Two Techniques to Benefit Your Practice with a True Hybrid Implant: the Skinny 2.4®

REPLACING A CONGENITALLY MISSING LATERAL INCISOR

Selecting the proper implant for any given site should include anticipating surgical anatomic variations as well as prosthetic cosmetic challenges. Dental implant design has advanced during the past three decades to provide the profession with more choices to suit these challenges.

A true hybrid implant is defined as an implant with a diameter of a mini implant, but with full prosthetic versatility.

The Skinny 2.4 offers an implant design that can be considered the implant of choice for many clinical case types. It offers the standard internal hex, with the lead-in bevel that has the greatest historical success with prosthetic connections.

The Skinny has more component options for aesthetics and function than any other implant-to-prosthetic assembly. With the minor diameter of the embedded threaded portion 2.4mm in diameter, the Skinny has the minimum diameter that permits stan- dard restorative components.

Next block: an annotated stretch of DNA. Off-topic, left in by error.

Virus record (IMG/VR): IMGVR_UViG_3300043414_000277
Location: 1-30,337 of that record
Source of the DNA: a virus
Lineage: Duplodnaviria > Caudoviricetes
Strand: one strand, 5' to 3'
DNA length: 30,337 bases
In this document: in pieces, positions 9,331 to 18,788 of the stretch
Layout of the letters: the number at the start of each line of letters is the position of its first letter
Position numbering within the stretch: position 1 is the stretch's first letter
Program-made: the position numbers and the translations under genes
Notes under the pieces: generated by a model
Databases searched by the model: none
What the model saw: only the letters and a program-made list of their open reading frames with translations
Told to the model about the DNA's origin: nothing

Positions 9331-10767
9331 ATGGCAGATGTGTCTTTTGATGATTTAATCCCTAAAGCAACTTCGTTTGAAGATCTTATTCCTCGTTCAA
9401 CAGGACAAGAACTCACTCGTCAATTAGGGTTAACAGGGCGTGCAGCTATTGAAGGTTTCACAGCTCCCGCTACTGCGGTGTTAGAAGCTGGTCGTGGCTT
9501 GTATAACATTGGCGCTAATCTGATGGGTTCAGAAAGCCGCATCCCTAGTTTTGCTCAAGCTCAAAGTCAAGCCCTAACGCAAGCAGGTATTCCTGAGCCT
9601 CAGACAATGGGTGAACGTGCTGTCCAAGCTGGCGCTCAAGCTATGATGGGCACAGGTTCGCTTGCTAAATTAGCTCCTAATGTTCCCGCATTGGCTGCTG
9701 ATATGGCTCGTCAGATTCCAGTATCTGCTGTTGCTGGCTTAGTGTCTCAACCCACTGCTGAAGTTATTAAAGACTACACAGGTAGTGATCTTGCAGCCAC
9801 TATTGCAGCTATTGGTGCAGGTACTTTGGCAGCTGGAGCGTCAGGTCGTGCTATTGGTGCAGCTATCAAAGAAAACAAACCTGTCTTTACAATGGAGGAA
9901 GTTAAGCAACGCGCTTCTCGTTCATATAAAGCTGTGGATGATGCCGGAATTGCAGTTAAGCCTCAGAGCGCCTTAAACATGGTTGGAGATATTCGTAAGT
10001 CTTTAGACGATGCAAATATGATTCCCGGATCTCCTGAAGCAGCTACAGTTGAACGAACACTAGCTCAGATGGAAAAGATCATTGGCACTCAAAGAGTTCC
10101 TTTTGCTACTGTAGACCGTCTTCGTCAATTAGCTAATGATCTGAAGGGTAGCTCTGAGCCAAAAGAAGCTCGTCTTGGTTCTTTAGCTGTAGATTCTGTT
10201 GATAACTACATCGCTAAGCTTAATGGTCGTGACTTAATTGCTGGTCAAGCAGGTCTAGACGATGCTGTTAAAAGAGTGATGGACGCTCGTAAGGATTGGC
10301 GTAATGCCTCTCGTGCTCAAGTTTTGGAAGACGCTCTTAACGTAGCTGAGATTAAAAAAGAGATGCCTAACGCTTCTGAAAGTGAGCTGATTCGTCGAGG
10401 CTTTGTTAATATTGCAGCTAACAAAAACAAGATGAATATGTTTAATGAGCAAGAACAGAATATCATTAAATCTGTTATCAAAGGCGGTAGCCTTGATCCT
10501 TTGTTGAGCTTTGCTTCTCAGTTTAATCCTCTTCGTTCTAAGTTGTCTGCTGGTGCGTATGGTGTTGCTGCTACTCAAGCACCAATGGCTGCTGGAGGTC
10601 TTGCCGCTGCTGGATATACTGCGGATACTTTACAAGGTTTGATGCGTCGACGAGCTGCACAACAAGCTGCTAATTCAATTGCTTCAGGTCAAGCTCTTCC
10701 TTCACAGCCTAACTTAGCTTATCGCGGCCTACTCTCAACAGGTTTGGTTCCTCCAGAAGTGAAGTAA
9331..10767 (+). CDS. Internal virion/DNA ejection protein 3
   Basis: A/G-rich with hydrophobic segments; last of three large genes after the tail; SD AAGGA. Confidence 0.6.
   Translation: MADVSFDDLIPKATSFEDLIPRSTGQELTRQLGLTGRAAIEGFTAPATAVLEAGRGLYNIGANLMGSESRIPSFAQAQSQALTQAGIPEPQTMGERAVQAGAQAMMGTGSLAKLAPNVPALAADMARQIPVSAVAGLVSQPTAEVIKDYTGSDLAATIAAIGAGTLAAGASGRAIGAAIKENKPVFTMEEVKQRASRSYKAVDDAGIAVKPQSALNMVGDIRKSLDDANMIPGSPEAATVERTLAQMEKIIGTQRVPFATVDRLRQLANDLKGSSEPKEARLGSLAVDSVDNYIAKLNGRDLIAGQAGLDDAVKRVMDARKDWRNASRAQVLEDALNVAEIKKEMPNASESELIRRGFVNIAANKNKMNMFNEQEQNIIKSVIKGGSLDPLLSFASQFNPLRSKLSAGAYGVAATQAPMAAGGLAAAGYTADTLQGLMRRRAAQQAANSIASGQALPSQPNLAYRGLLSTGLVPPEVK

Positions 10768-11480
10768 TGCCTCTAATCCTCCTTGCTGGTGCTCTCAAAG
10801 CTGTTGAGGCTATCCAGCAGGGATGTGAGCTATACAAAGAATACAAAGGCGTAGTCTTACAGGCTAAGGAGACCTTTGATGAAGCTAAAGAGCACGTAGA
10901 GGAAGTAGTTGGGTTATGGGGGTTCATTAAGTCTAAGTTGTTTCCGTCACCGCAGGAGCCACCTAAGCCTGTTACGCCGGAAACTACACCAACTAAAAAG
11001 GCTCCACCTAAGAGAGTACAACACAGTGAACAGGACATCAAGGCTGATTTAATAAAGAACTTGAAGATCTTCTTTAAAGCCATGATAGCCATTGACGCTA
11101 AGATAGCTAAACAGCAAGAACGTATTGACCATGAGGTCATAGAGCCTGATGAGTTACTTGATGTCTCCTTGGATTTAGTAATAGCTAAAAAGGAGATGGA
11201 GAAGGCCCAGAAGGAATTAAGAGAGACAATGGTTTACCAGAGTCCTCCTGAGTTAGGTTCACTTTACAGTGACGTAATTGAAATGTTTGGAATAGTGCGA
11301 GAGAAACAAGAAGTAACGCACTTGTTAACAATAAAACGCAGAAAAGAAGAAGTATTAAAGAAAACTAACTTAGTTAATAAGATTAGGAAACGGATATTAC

The cross-sectional blueprint of the implant illustrates that there are no stress or fatigue points of less dimension than the original 3.7mm internal hex design. That translates into a small diameter implant which is as strong as the original internal hex.

The design of the Skinny requires a countersink drill which ideally places the implant flush with the osseous crest. Because the minor diameter of the Skinny is 2.4mm, the final sizing drill is also 2.4mm. This yields an osteotomy only 0.2mm greater than a 2mm standard pilot drill in radius or cutting dimension which often negates the need for a pilot drill – an advantage when trying to simplify procedures.

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